Amphibious Guidance for Members of your FamBiz
The Old Family Business / Business Family Debate
Defining the kind of work that I do with members of business families is always a bit tricky for me, so sometimes I like to dive straight into the topic here, hoping I can either enlighten readers, or discover something new for myself.
My clients are either business families or members of such families, and I really don’t do much work with “family businesses”.
I know that may seem almost contradictory, but my focus is on the people and their family above all else, including whatever business they happen to own and run.
Not Really a Business Coach
It’s also taken me a while to truly embrace the term “coach” as a descriptor for what I do, but when I finally got my CPCC certification in 2019, it finally seemed to resonate with me and feel real.
But that doesn’t mean that I’m no longer an “advisor” or even a “consultant” to enterprising families and their members, although the former suits me much better than the latter.
The only exception is when I’m asked what I do while going through customs, where “family business consultant” has been my standard reply and it has never elicited much response, which is the ideal result in that situation.
So What’s with the Amphibious Stuff?
The idea for labelling the kind of advice and coaching I do as “amphibious” comes from thinking about the origins of many of the people I’ve encountered in this field.
Off the top I’ll admit that the term amphibious here is far from a fantastic metaphor, but I want to explore it anyways, because I think it might be instructive.
A quick search of the word amphibious brings back:
“relating to, living in, or suited for both land and water”
What I was really going for was the “suited for”, which in my head would also include “at home in”, or even “native to” but instead of “land and water”, my version is “business and family”.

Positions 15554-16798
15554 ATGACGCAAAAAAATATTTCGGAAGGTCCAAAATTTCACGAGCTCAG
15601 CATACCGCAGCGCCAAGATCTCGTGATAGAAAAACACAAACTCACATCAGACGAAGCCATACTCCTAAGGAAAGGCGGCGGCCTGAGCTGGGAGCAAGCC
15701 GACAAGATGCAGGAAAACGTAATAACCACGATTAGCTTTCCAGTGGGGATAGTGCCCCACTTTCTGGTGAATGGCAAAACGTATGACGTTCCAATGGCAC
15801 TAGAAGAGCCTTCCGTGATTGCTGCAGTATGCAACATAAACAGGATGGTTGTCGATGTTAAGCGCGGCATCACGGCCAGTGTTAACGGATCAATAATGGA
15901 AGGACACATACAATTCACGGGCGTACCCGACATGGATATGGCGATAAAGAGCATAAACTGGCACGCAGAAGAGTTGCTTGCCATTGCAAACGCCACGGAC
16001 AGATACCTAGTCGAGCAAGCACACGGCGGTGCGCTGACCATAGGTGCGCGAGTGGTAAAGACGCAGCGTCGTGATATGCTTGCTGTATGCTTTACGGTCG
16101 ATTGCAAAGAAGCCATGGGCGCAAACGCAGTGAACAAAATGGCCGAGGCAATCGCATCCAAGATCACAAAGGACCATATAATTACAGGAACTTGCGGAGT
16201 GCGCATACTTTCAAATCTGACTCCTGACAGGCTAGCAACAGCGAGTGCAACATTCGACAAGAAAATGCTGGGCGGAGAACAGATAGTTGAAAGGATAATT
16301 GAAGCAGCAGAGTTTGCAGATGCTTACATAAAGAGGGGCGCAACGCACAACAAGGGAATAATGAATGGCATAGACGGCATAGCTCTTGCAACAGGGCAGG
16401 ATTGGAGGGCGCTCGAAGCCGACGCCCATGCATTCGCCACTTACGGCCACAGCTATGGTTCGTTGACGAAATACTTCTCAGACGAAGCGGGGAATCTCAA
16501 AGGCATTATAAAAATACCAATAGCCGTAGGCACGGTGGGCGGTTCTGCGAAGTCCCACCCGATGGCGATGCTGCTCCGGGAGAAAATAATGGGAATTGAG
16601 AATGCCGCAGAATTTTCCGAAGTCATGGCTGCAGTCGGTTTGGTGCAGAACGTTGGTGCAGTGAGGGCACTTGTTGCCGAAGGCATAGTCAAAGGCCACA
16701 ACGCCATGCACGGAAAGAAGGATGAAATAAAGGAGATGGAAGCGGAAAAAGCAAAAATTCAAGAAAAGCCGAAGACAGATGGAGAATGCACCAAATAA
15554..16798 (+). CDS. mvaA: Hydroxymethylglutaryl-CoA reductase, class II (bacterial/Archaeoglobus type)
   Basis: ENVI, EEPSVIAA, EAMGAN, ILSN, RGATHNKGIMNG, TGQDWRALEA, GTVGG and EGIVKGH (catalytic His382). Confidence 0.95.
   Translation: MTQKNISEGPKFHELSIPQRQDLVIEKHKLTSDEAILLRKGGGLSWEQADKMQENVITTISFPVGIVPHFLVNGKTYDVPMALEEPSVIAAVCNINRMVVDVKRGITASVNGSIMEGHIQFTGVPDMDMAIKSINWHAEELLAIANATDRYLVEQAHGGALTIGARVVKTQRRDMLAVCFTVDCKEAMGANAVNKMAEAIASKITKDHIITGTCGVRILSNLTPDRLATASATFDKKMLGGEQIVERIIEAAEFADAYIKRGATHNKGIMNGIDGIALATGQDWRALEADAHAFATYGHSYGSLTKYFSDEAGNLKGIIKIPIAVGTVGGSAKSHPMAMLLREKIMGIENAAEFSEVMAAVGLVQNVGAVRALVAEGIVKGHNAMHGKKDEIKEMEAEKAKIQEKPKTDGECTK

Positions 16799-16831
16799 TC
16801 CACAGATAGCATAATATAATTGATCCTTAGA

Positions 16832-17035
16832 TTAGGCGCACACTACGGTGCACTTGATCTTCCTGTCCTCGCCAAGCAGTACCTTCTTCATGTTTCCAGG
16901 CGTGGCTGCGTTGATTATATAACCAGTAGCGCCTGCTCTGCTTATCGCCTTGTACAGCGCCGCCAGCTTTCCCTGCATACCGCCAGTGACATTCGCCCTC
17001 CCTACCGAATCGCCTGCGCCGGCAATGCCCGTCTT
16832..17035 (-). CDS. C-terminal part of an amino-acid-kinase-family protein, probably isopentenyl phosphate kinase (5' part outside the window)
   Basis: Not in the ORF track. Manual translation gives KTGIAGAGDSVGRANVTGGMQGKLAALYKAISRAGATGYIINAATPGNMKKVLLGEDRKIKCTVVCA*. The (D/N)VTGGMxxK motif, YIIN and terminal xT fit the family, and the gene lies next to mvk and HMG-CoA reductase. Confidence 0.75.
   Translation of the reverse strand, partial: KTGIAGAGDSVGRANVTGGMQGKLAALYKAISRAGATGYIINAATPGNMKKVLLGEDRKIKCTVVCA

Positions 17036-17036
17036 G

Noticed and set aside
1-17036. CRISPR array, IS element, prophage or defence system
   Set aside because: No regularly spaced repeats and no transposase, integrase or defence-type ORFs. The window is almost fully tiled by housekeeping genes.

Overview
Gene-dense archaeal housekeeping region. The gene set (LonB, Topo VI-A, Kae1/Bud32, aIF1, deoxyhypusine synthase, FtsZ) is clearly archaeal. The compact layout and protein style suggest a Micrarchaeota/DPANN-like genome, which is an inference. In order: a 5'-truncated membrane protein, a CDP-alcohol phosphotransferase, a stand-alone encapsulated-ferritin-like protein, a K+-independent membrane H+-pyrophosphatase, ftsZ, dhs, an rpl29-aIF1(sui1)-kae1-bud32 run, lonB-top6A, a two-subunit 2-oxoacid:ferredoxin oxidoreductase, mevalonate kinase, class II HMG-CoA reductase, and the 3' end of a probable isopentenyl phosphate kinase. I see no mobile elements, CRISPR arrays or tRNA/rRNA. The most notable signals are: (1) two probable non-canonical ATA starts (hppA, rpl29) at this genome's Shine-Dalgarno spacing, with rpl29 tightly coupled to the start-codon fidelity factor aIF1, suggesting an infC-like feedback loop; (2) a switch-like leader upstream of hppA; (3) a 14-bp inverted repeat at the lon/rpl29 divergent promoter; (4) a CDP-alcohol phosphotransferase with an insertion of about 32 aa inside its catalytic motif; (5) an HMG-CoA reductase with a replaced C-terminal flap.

The Ambidextrous Triathlete?
Some other ideas that came up while considering this include the term “ambidextrous”, as in “able to use the right and left hands equally well”, which gets at a lot of what I want to convey, but still misses out on part of it.
Many of you know of my love for the Three Circle Model, and since the blog linked here dates back to 2013, you know that this is more than just a recent fling.
So if there are three circles, maybe my two-way amphibian isn’t capturing everything either. Admittedly, it isn’t.
Maybe there’s something there to be explored later, where Ownership could be the swimming portion of the race, the biking part could be the Business, and the running at the end could represent the Family.
Those who know me will quickly recognize that all of this is quite far from my comfort zone.
And the Comfort Zone IS Key
But all kidding aside, the idea of a comfort zone is pretty important, and that’s where the amphibious part resonates.
People who grow up as part of a business family experience life differently form those whose parents have “regular” jobs.
Having grown up in such a family, I’m always comfortable sharing those experiences with clients as I coach them, and they frequently nod as they reflect on similarities to their own context.
We’re all more comfortable relating to realities of families similar to our own.
What About “Getting Out of Your Comfort Zone”?
But when working with folks who are part of a legacy family, in order to be part of a process where they make progress, they typically need to get out of their comfort zones, don’t they?
Yes, of course.
In order to do that, it’s always best to recognize all the realities that they’re living within that zone, which is precisely what their amphibious coach will be well placed to do, because they aren’t only comfortable there, they’re also natives.
Guidance and “Walking with” my Clients
The ability to “walk with” someone and to “accompany” them on their journey is something I expounded on in Work with Me, Walk with Me.
Yes, they’d typically be able to benefit from working with any skilled coach, no matter the type of family of origin of said coach.
However, if given the opportunity to work with a skilled coach who has a similar lived experience, the potential for a rich relationship goes up tremendously. And I’ll always say “ribbit” to that!